“Our goal is to create a unified anime subscription experience as soon as possible.”TWITTER/@SAADKYUURA

It has been over two weeks since Sony Pictures completed its acquisition of the AT&T owned anime streaming service, Crunchyroll. Sony already owns Funimation, arguably Crunchyroll’s top competitor as an anime direct-to-consumer service, and the company has announced plans to integrate both services into one platform.

It isn’t yet clear exactly how this is going to be achieved. Anime fans have speculated that Sony will move Crunchyroll content onto Funimation, rather than create an entirely new platform. Crunchyroll currently exceeds Funimation content-wise, with a massive 1,200+ titles including East Asian drama. It also has around 80 manga titles, games playable on iOS and Android, and supports fan engagement through events such as Crunchyroll Expo, Anime Awards, and Crunchyroll Movie Nights.

The prospect of improved working conditions for staff under Sony doesn’t seem likely

It seems that Sony is planning to adopt these more unique services. “With the addition of Crunchyroll, we have an unprecedented opportunity to serve anime fans like never before and deliver the anime experience across any platform they choose,” said Sony Chairman and CEO Tony Vinciquerra, “from theatrical events, home entertainment, games, streaming, linear TV – everywhere and every way fans want to experience their anime.”

“Our goal is to create a unified anime subscription experience as soon as possible.”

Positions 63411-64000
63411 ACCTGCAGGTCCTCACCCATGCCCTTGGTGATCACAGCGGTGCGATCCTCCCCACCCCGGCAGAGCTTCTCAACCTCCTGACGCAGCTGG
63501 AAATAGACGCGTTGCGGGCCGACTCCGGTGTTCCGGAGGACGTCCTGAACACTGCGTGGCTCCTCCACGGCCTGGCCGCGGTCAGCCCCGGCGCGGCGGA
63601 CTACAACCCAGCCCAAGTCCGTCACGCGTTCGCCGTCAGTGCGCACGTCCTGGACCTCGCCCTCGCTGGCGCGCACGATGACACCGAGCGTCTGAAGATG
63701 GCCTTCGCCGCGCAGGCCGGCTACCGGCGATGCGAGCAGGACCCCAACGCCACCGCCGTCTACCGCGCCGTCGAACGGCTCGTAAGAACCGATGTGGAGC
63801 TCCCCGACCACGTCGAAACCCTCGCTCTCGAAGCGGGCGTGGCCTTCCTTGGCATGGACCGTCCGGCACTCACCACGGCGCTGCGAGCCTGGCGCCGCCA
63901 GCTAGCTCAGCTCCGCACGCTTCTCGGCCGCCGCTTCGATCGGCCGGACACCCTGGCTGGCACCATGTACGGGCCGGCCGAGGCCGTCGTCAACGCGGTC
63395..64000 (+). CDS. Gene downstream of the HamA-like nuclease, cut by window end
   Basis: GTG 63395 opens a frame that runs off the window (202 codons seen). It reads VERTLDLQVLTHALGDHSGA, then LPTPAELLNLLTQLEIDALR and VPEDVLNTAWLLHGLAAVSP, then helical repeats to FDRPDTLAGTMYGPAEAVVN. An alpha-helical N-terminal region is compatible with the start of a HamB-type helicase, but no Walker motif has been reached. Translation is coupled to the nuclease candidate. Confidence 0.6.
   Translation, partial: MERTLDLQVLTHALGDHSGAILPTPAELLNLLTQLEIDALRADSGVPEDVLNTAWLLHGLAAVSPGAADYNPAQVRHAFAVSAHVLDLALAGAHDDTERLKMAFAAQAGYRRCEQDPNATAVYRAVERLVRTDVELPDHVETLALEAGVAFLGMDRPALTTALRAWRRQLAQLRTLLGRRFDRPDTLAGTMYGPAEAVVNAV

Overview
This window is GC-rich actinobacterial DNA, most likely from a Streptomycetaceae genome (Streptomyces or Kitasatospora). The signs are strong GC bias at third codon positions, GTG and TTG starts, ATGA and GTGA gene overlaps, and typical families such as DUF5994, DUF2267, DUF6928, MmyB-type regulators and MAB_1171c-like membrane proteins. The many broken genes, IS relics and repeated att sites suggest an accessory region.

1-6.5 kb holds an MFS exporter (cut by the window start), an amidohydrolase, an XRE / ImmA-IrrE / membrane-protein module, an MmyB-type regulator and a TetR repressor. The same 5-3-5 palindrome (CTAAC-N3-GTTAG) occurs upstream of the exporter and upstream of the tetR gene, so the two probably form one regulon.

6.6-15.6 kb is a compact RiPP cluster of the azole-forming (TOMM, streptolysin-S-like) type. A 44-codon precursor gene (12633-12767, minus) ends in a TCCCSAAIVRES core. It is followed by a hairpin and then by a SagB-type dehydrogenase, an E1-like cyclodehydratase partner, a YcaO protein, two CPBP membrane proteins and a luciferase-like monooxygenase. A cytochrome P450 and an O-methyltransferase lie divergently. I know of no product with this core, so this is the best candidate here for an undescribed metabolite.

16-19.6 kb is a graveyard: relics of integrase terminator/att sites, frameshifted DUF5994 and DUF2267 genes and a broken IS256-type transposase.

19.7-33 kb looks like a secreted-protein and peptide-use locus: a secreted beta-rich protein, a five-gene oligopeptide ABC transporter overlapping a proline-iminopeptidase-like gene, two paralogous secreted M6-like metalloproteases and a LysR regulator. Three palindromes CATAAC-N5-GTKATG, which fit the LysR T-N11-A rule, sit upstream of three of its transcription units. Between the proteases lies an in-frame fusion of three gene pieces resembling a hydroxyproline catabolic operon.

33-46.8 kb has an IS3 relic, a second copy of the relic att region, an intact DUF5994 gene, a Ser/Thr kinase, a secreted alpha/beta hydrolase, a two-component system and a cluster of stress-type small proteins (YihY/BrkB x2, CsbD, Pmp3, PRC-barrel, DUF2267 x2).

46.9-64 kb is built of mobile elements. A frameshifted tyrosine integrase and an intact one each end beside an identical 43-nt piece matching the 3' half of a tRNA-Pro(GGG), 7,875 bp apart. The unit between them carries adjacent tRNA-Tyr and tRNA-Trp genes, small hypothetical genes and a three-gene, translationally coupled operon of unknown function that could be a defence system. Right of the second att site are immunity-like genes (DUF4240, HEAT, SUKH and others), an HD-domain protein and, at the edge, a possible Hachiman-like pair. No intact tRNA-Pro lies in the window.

TWITTER/@ULTIMATEMEGAX

Concerns that this merger is going to lead to a monopoly in the anime streaming industry aren’t at all unfounded – the U.S. Justice Department actually conducted an antitrust review earlier in the year which delayed the completion of the takeover. While the deal was ultimately given the go-ahead, consumers are still voicing their doubts.

Until more information becomes available the fate of employees at both platforms remains uncertain

The biggest concern is for Crunchyroll’s staff. Bringing anime to a global audience relies on subtitling, and Crunchyroll has been under fire for underpaying their translators. The issue received wider attention in fan communities after it was broken down in popular YouTube channel, The Canipa Effect, who calculated that Crunchyroll pay translators $80 per episode for work that would be rated at a $400 per episode minimum in any other genre. The prospect of improved working conditions for staff under Sony doesn’t seem likely. Reviews by Funimation employees on sites like Glassdoor and Indeed show multiple references to inadequate pay and an unmanageable workload.

Ultimately the success of Sony’s deal will come down to their ability to attract paid subscribers. Alejandro Rojas, director of applied analytics for market researcher Parrot Analytics, notes that global anime consumption has nearly doubled since 2017, but distinguishes between subscription renewing ‘super-fans’ and casual viewers who might be content with the anime selection available on titanic streaming giants such as Netflix.


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Until more information becomes available the fate of employees at both platforms remains uncertain. “We know you may have questions!” reads Crunchyroll’s official announcement (09/08). “Today we begin the work of bringing two awesome teams together to bring you more of what you love. Thank you for your trust and support!”